Date of Award


Document Type


Degree Name

Doctor of Philosophy (PhD)




Fifty adult children of alcoholics (ACAs) and 50 non-ACAs in an undergraduate college student sample were compared on standardized measures of emotional functioning, alcohol consumption, academic achievement, and cognitive ability. A 2 (parental alcoholism status) X 2 (gender) multivariate analysis of variance (MANOVA) was performed on each of the four categories of dependent variables. The MANOVAs were followed by univariate analyses of variance (ANOVAs) to determine which variables contributed to the multivariate effect.

With respect to emotional functioning, differences between ACAs and non-ACAs were found for males but not females. Male ACAs reported significantly more current anxiety and long-standing anxiety than male controls.

Males, regardless of their family history, reported a significantly greater annual consumption of alcohol than females. The reporting of greater levels of alcohol consumption by male ACAs than male controls approached significance (p = .056). Even though female ACAs did not differ from female controls in their levels of alcohol consumption, they, like male ACAs, reported more negative consequences from alcohol use than controls.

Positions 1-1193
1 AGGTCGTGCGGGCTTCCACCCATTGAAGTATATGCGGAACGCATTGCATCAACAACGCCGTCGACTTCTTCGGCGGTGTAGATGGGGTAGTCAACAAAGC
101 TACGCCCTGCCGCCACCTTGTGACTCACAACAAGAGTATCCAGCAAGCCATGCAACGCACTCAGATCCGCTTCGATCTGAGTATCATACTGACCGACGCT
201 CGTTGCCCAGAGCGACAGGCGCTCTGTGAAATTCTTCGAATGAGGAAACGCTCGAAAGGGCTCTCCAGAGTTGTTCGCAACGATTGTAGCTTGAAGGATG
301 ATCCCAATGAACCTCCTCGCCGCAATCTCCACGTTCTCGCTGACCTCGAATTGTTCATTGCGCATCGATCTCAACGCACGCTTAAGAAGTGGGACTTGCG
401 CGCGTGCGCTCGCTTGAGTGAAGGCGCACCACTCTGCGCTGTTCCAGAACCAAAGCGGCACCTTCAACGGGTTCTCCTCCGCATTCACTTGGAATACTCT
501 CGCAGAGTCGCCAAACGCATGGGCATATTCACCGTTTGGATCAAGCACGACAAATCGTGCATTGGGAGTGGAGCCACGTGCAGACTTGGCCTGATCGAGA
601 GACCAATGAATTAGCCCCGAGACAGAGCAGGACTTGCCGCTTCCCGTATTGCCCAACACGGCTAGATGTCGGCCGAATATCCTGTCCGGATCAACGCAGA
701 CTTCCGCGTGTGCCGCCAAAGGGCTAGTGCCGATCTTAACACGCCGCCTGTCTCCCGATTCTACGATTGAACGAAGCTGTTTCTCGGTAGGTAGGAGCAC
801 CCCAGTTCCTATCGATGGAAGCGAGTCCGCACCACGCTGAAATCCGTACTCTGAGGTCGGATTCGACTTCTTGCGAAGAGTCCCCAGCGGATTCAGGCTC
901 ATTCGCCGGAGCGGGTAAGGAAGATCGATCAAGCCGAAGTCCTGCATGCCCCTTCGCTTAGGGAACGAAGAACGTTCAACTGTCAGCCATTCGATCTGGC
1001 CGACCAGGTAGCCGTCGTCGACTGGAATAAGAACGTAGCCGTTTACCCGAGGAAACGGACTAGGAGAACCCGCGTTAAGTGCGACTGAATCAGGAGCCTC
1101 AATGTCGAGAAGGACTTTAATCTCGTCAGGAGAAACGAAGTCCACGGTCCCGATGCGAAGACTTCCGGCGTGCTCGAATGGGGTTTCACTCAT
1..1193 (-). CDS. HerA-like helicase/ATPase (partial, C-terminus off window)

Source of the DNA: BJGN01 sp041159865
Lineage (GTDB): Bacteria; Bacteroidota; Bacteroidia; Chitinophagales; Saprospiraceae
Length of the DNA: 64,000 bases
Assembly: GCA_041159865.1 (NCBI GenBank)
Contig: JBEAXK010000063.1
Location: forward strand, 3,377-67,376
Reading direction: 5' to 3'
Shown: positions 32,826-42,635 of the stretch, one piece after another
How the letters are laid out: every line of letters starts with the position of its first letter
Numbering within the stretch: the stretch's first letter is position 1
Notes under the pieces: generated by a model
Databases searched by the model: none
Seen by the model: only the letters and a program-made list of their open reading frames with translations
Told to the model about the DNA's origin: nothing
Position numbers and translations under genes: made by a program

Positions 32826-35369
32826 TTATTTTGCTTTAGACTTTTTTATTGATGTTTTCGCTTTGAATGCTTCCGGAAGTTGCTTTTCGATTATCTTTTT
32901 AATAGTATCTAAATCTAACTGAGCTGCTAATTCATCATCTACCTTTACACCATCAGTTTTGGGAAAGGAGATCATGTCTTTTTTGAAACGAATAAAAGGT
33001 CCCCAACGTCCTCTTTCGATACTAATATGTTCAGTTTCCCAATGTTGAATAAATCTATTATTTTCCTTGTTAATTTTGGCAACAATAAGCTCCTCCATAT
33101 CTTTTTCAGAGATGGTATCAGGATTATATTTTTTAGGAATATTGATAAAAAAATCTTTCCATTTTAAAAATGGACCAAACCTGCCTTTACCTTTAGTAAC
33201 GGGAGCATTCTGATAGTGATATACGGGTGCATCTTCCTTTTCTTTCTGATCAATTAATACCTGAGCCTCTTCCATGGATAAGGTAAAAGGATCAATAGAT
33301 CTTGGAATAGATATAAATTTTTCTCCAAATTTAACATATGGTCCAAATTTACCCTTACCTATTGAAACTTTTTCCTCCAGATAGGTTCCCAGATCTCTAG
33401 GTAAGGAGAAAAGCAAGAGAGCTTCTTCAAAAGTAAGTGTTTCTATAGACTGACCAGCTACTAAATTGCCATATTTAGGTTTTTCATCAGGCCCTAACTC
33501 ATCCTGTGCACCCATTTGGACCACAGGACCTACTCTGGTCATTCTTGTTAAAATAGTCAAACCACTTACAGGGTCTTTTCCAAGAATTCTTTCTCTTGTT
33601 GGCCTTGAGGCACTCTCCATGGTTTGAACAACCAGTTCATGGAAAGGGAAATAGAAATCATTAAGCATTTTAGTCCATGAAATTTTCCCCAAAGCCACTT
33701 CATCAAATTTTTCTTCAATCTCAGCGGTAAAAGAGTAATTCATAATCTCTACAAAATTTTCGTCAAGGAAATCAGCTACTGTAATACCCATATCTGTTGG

Significant differences were found on two of the five academic achievement measures. Controls performed better than ACAs on the WRAT3 Arithmetic subtest. On the WRAT3 Reading subtest, male controls performed better than male ACAs'. However, ACAs' performance on the WRAT3 Arithmetic and Reading subtests was well within the average range.

The analysis of the cognitive ability measures, consisting of six WAIS-R subtests, revealed primarily gender rather than group differences. Males obtained higher scores than females on the Arithmetic and Block Design subtests. Females obtained a higher score than males on the Digit Symbol Substitution subtest. One group difference did occur; ACAs performed better on the Picture Arrangement subtest than controls. While ACAs' better performance on this subtest is perhaps indicative of a greater social awareness, it does not provide evidence of better social adjustment.

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